¶1517 Like all the sacraments the Anointing of the Sick is a liturgical
and communal celebration, whether it takes place in the family home, a
hospital or church, for a single sick person or a whole group of sick
persons. It is very fitting to celebrate it within the Eucharist,
the memorial of the Lord’s Passover. If circumstances
suggest it, the celebration of the sacrament can be preceded by the
sacrament of Penance and followed by the sacrament of the Eucharist. As
the sacrament of Christ’s Passover the Eucharist should always be the
last sacrament of the earthly journey, the “viaticum” for “passing
over” to eternal life.
¶1523 A preparation for the final journey. If the sacrament of
anointing of the sick is given to all who suffer from serious illness
and infirmity, even more rightly is it given to those at the point of
departing this life; so it is also called sacramentum exeuntium (the
sacrament of those departing). The Anointing of the Sick completes our
conformity to the death and Resurrection of Christ, just as Baptism
began it. It completes the holy anointings that mark the whole
Christian life: that of Baptism which sealed the new life in us, and
that of Confirmation which strengthened us for the combat of this life.
This last anointing fortifies the end of our earthly life like a solid
rampart for the final struggles before entering the Father’s house.
¶1516 Only priests (bishops and presbyters) are ministers of the
Anointing of the Sick. It is the duty of pastors to instruct the
faithful on the benefits of this sacrament. The faithful should
encourage the sick to call for a priest to receive this sacrament. The
sick should prepare themselves to receive it with good dispositions,
assisted by their pastor and the whole ecclesial community, which is
invited to surround the sick in a special way through their prayers and
¶1524 In addition to the Anointing of the Sick, the Church offers those
who are about to leave this life the Eucharist as viaticum. Communion
in the body and blood of Christ, received at this moment of “passing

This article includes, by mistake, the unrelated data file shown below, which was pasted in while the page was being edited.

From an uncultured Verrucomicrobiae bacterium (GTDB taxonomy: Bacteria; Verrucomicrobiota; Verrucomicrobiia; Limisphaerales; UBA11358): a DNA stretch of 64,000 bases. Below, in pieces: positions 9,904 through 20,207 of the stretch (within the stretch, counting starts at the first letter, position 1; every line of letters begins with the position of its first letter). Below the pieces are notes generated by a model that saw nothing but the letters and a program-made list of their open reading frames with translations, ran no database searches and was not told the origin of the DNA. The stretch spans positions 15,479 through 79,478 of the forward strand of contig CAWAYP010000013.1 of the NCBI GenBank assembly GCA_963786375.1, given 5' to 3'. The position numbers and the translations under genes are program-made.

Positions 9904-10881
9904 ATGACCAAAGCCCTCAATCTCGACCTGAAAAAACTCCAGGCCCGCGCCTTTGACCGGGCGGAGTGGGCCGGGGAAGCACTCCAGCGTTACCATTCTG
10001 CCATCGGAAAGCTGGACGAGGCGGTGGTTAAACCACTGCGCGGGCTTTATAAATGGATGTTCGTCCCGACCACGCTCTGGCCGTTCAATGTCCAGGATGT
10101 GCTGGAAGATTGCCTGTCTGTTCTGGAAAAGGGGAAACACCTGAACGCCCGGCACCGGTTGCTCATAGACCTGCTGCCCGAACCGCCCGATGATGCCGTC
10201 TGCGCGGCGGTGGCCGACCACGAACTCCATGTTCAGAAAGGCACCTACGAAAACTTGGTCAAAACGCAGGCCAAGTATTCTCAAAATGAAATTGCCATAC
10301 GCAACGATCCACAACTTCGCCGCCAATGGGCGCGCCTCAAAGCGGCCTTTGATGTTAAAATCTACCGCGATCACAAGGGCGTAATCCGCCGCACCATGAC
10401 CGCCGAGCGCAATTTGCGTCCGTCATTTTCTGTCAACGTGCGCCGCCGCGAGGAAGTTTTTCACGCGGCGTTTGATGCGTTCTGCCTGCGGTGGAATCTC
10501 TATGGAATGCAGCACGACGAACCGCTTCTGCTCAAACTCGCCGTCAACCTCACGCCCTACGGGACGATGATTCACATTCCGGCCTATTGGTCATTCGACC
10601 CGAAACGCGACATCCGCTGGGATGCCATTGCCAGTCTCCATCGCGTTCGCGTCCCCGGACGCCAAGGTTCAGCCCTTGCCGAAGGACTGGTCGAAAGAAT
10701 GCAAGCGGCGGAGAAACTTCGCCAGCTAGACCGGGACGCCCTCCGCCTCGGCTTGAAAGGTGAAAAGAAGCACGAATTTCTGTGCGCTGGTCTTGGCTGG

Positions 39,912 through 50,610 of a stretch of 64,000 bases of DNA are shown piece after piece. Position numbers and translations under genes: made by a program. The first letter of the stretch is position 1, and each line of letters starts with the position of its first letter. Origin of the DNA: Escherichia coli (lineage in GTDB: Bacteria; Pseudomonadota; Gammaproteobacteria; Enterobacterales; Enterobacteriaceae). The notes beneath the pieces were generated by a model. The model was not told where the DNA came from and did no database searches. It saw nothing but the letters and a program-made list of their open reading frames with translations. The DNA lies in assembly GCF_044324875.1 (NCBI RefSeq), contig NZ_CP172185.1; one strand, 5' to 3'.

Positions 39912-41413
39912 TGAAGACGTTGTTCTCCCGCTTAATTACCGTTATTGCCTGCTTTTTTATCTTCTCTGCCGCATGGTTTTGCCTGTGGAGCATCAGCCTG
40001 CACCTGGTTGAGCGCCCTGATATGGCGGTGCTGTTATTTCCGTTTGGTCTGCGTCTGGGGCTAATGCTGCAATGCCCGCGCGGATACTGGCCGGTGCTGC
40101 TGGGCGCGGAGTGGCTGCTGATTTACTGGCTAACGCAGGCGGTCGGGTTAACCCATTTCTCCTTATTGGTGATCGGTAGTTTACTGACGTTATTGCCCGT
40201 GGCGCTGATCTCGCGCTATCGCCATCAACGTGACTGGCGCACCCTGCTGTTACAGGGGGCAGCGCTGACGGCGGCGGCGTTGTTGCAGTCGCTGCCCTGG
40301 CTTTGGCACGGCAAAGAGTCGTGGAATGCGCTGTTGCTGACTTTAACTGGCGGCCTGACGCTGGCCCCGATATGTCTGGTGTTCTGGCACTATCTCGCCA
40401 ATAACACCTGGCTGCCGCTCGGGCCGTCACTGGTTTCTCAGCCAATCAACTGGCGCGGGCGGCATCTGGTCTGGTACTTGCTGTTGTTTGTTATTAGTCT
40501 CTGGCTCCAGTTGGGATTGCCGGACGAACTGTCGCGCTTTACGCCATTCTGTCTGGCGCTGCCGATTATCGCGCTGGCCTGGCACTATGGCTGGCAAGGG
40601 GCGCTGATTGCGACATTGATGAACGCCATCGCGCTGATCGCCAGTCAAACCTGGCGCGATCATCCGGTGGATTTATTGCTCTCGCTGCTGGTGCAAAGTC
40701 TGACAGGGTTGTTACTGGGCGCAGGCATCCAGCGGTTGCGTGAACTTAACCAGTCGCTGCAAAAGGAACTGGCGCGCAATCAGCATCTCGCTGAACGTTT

over” to the Father, has a particular significance and importance. It
is the seed of eternal life and the power of resurrection, according to
the words of the Lord: “He who eats my flesh and drinks my blood has
eternal life, and I will raise him up at the last day.” The sacrament
of Christ once dead and now risen, the Eucharist is here the sacrament
of passing over from death to life, from this world to the Father.
¶1515 If a sick person who received this anointing recovers his health,
he can in the case of another grave illness receive this sacrament
again. If during the same illness the person’s condition becomes more
serious, the sacrament may be repeated. It is fitting to receive the
Anointing of the Sick just prior to a serious operation. The same holds
for the elderly whose frailty becomes more pronounced.
” . . . let him call for the presbyters of the Church”
8 Yea doubtless, and I count all things but loss for the
excellency of the knowledge of Christ Jesus my Lord: for whom I have
suffered the loss of all things, and do count them but dung, that I may
9 ¶ And be found in him, not having mine own righteousness, which
is of the law, but that which is through the faith of Christ, the
righteousness which is of God by faith:
2 Timothy 4:6-7
6 For I am now ready to be offered, and the time of my departure is at hand.
7 I have fought a good fight, I have finished my course, I have kept the faith:
9 But in vain they do worship me, teaching for doctrines the commandments of men.
- This Catholic doctrine is never preached in the Bible.
- This Catholic doctrine is never practiced in the Bible.
- Will you live in sin and hold out hope that a priest will whisk you away from the grasp of Satan by this unbiblical practice?
- Or will you bow to Jesus now?